Ipsilateral breast cancer before contralateral breast cancer or last observation occurred in 42 patients. The cumulative risks of ipsilateral breast cancer were 4.1% (95% CI, 2.7% to 5.5%) after 5 years and 6.2% (95% CI, 4.0% to 8.4%) after 10 years. The mode of surgery of the first breast cancer (ie, breast-conserving surgery v mastectomy) could not be taken into account, because this information was largely not available. However, ipsilateral breast cancer risks were considerably lower than the corresponding cumulative risks of contralateral breast cancer after 5 years (ie, 8.4%; 95% CI, 6.2% to 10.6%) and 10 years (ie, 16.6%; 95% CI, 13.3% to 19.9%). There were no significant differences in ipsilateral breast cancer risks between families with BRCA1 and BRCA2 mutations (P = .357).
This study aimed to estimate the risk for contralateral breast cancer in members of BRCA1- and BRCA2-positive families. These estimates of the risk of contralateral breast cancer in members of families with BRCA1 and BRCA2 mutations are lower than previously reported. We excluded index patients from the analysis, because they had been selected by early age of onset or presence of bilateral breast cancer and, thus, caused a strong ascertainment bias in analysis of contralateral breast cancer risk. In relatives, the 10-year cumulative risk of contralateral breast cancer for BRCA1 and BRCA2 mutation carriers was 16.6% (95% CI, 13.3% to 19.9%). Metcalfe et al5 estimated the 10-year contralateral breast cancer risk to be higher, at 29.5% (95% CI, 20.6% to 38.3%), for mutation carriers in a cohort of 491 patients. Also, Pierce et al4 estimated the 10-year contralateral breast cancer rate in the same range, at 26.0% (95% CI, 22.0% to 30.0%), in a cohort of 71 BRCA1 and BRCA2 carriers. Although most studies analyzed solely index patients, Metcalfe et al5 included affected family members as well.3,4 However, the family members accounted for only 154 of the 491 occurrences, which might explain why the results of these studies are similar. As the mean age at first breast cancer was similar in our cohort (ie, 43.4 years) and the cohort of Metcalfe (ie, 42.1 years), age distribution does not explain the observed difference. Only Pierce et al4 reported a follow-up time of 15 years, after which they observed a contralateral breast cancer risk of 39% (95% CI, 31.0% to 47.0%) compared with only 24% (95% CI, 19.5% to 28.5%) in our cohort. Our observation period comprised 25 years, at which time the contralateral breast cancer risk reached 47.4% (95% CI, 38.8% to 56.0%). Although there is an increasing uncertainty of the point estimates with increasing observation time, our data indicate that contralateral breast cancer risk is relevant even a long time after diagnosis of first breast cancer.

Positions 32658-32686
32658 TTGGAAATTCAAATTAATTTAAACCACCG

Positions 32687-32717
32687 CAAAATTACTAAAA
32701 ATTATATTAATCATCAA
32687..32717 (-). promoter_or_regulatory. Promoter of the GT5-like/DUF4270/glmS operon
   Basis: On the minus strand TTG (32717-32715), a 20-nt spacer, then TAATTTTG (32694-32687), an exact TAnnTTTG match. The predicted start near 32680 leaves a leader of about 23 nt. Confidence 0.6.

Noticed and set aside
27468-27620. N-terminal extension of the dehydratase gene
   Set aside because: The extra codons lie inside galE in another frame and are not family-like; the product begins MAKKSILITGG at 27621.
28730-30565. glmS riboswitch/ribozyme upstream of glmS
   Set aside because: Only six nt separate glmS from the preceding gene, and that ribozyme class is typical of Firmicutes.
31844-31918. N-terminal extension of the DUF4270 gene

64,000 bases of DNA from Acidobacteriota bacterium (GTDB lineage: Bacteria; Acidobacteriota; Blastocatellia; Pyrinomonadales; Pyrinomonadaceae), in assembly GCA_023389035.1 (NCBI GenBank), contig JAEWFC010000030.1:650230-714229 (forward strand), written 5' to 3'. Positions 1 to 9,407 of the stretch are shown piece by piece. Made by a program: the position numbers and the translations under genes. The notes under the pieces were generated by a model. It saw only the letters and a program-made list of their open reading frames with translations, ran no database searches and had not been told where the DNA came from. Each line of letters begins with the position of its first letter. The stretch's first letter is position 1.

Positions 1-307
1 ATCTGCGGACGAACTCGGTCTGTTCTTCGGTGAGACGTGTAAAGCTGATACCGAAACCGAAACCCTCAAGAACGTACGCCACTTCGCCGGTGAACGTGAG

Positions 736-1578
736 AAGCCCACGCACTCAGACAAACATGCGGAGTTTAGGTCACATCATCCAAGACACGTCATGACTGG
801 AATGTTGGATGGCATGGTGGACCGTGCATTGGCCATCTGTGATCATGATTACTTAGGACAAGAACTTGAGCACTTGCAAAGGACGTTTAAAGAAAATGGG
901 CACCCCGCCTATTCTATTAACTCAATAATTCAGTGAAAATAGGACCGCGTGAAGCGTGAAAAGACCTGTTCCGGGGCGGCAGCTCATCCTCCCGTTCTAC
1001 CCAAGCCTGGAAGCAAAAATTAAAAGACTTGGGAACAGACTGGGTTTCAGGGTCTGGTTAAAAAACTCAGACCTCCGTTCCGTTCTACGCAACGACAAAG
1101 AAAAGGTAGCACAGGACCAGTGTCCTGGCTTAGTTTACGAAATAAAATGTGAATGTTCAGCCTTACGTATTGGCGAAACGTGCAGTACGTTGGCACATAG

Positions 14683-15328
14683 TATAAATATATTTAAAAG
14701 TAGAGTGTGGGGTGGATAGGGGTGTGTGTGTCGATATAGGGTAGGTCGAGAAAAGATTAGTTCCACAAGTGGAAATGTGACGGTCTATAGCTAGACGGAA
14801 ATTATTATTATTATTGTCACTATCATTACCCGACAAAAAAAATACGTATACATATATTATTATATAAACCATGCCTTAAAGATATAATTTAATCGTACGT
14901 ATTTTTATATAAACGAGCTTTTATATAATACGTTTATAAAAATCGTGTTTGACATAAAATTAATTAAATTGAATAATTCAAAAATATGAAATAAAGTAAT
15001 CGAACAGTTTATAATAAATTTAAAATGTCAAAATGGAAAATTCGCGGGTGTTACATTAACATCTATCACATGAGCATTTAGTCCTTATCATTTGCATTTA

To our knowledge, this study is the first to show that patients from families with BRCA1 mutations face a significantly higher contralateral breast cancer risk compared with patients from families with BRCA2 mutations. This was already suggested by Metcalfe et al,5 who reported a higher risk for BRCA1 than BRCA2 mutation carriers, although this difference was not statistically significant. They estimated the 10-year contralateral breast cancer risks at 32.0% for BRCA1 mutation carriers and 24.5% for BRCA2 mutation carriers in a cohort of 491 patients. Other studies did not reveal differences, probably because of their small sample sizes.3,11
Importantly, our study revealed that patients from families with BRCA1 mutations who had higher ages at first breast cancer onset had lower risks for contralateral breast cancer. Among women with breast cancer diagnosed after age 40 years, the risk was lower than reported from other studies, although it was still high for women diagnosed before they were 40 years of age. We could not detect such an association for members of families with BRCA2 mutations because of the lower sample size, although a certain trend could be observed (Fig 2B). In line with our results, Verhoog et al9 reported a significantly lower risk of contralateral breast cancer in 40 BRCA1 mutation carriers who contracted first breast cancer at age 50 years or older versus 124 patients who contracted first breast cancer at younger than 50 years of age. Although Robson et al12 observed no age-dependent effect in a small cohort of 62 BRCA1 carriers and 25 BRCA2 carriers, Metcalfe et al5 described a trend for a lower risk of contralateral breast cancer in 336 BRCA carriers diagnosed after age 50 years. As the subgroups were rather small, no stratification of the affected gene was performed. One might speculate that the association between contralateral breast cancer risk and age at first breast cancer is an artifact caused by differences in the distribution of censoring events among the three age groups. However, we could not find evidence for such a biased censoring process in our data. Moreover, patients who had earlier ages at their first breast cancers were likely to be at higher cancer risks than patients who had later ages of onset. Therefore, it seems plausible that contralateral breast cancer also manifests itself earlier in this group.
The risk of ipsilateral breast cancer was low in our study cohort. Two other case-control studies reported significantly higher rates of ipsilateral breast cancer in BRCA1/2 mutation carriers compared with sporadic controls.13,14 However, both studies included fewer than 30 mutation carriers. Our data are supported by Robson et al,3 who did not find an increased risk of ipsilateral breast cancer in 87 BRCA1/2 mutation carriers when compared with women who had sporadic breast cancer. They provided evidence for a protective effect of adjuvant radiation therapy. This finding was supported additionally by Metcalfe et al,5 who demonstrated a significant ipsilateral breast cancer risk reduction in patients receiving radiation therapy compared with those who were not receiving radiation therapy. We censored at ipsilateral breast cancer to take into account the possibility that adjuvant therapy, especially antihormonal therapy, could also have an effect on contralateral breast cancer risk by eradicating early lesions or by preventing new lesions in the contralateral breast. Indeed, Metcalfe et al5 provided evidence of risk reduction for contralateral breast cancer by oophorectomy and by tamoxifen; the former was significant in univariate and multivariate analysis, and the latter was significant in univariate analysis only.